Named for the city in England, the athletic and intelligent Manchester Terrier comes in two size varieties—Standard (22 pounds and under) and Toy (12 pounds and under). No matter their size, Manchester Terriers are sleek, graceful dogs that blend the sharp instincts and courage of a terrier with the speed and agility of racing hounds.
Characteristics of the Manchester Terrier
|Tendency to Bark||Medium|
|Amount of Shedding||Medium|
History of the Manchester Terrier
Before Manchester became associated with soccer, it was actually the epicenter of England’s textile trade. In the mid-1800s, local mill workers had two favorite pastimes—teaming up with small hounds to hunt rabbits, and rat killing, which involved sending a terrier into a rat pit and then betting on the results. As such, breeders of the time wanted to create a dog that would excel at both “sports” by crossing a ratter dog known as the Black and Tan Terrier with Whippets. That’s when the distinctive Manchester Terrier was born.
The Black and Tan Terrier was one of the most popular and accomplished terriers in England, and there are records of these dogs as far back as the 16th century. The breed was known to be a skilled dispatcher of rats. Industrialization brought about the advent of sport within the working class, and rat catching with Black and Tans and dog racing with Whippets were high on the list of popular activities. The crossing of the two breeds resulted in a refined terrier breed with a slightly arched back, and in 1860, the breed was formally called the Manchester Terrier. The new name didn't immediately catch on, but was revived in 1923.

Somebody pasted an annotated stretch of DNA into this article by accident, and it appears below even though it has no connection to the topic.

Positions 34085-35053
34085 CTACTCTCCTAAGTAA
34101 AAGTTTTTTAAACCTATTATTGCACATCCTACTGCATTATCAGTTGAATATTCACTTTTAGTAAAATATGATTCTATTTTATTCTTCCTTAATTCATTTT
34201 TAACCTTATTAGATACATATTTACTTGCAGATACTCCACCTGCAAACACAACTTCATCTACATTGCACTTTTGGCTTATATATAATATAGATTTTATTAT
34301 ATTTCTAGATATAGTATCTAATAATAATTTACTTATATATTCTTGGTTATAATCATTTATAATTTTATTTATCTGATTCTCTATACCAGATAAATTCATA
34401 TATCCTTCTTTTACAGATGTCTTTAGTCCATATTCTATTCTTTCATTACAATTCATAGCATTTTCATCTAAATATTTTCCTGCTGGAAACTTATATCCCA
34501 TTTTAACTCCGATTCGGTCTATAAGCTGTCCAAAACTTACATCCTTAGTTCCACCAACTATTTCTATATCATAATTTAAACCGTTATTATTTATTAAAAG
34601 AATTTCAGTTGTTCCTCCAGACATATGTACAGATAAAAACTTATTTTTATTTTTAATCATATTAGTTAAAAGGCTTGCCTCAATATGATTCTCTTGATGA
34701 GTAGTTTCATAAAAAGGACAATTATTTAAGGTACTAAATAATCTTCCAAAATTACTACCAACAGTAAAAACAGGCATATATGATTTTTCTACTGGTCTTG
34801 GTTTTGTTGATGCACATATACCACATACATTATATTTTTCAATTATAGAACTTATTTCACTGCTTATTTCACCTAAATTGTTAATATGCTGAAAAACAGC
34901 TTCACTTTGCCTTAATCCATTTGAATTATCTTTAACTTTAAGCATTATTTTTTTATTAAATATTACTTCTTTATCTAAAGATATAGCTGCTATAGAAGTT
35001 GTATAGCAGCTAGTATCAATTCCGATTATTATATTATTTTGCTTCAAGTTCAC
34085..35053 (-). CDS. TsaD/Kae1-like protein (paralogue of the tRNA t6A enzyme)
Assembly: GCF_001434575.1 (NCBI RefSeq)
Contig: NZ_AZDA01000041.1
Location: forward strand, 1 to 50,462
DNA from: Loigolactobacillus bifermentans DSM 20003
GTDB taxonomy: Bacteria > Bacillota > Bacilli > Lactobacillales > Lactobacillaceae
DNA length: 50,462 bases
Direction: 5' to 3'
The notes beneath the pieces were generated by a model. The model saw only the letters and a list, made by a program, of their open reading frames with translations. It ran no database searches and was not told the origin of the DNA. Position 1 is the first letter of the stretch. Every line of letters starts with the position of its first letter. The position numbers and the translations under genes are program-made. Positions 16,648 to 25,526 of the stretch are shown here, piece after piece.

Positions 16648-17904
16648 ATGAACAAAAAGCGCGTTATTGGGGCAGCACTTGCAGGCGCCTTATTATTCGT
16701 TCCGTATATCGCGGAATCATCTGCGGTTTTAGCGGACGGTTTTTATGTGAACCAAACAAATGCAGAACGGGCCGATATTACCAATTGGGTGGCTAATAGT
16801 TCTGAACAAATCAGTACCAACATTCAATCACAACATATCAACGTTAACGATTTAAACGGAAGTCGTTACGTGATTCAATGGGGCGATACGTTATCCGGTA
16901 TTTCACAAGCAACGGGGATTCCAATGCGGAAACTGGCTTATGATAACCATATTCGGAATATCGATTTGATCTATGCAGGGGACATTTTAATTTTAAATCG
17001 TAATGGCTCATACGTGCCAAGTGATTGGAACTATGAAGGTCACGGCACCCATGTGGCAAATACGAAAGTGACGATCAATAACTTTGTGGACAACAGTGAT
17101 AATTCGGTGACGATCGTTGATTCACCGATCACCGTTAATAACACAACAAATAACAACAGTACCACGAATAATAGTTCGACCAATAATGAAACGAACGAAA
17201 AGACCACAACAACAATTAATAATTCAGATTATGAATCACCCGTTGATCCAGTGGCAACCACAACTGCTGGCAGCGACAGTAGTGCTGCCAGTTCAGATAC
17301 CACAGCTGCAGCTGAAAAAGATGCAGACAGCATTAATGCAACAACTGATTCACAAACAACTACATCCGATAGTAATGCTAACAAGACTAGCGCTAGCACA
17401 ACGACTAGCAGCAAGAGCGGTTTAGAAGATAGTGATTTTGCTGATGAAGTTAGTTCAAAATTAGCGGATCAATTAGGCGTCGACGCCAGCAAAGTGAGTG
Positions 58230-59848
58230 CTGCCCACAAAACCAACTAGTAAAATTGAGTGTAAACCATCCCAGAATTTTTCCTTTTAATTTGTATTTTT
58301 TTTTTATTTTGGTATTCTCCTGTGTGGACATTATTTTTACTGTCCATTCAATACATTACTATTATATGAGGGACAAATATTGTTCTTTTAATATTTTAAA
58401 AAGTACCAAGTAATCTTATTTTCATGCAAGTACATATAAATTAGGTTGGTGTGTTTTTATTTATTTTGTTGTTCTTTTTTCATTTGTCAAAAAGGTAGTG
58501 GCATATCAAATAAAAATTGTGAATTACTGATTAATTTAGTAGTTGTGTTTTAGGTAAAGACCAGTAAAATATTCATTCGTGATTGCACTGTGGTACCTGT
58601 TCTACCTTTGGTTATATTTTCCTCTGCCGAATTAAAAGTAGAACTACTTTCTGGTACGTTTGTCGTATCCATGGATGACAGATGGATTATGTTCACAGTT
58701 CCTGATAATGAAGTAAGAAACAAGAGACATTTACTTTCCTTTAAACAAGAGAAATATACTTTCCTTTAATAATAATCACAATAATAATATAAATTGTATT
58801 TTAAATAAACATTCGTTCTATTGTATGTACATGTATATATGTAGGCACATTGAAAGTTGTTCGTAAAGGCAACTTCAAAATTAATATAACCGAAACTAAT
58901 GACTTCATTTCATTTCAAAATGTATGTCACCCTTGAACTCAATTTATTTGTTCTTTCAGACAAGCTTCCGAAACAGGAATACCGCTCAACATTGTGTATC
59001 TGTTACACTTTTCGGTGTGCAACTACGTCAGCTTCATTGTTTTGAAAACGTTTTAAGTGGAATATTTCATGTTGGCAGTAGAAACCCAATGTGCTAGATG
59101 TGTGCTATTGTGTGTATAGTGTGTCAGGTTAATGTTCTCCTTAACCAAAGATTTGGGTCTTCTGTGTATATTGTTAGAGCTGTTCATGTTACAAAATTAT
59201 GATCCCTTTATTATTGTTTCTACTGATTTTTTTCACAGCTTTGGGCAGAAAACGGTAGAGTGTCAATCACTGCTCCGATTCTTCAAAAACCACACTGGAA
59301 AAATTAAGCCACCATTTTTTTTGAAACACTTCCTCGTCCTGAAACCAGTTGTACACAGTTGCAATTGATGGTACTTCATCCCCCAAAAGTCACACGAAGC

It ended up that there were two Manchester breeds that developed over time—the Standard Manchester Terrier and Toy Manchester Terrier were registered as separate breeds until the end of 1950s. The development of the toy breed from the larger standard breed occurred first as a matter of chance, and then later as a result of selective breeding. Since that time, the two breeds have blended to form one breed known as the Manchester Terrier, although there are still considered to be two varieties (and the AKC has grouped them separately). The Standard Manchester is a member of the Terrier Group and the Toy Manchester is considered a Toy breed.
Despite their differences in size, all Manchesters share a similar spirited, energetic temperament as well as sleek, sturdy body type and exceptional athletic ability. They are also all recognized by their signature tight coat in mahogany tan and jet black. Besides their size, the only other difference between the two variations of the breed is their ear shape. In fact, frustrations over the shape of the Manchester’s ears actually caused many breeders to eventually cease breeding these dogs entirely, but there were a few breeders who were devoted to keeping the Manchester alive.
Manchester Terrier Care
The Manchester Terrier is considered a low-maintenance breed. These dogs will only require an occasional bath and possibly a weekly wipe down with a damp towel or glove to keep their short, tight coat clean and shiny. As with all breeds, regular nail trimming, ear cleaning, and teeth brushing are also a necessity to keep the Manchester Terrier looking and feeling their best.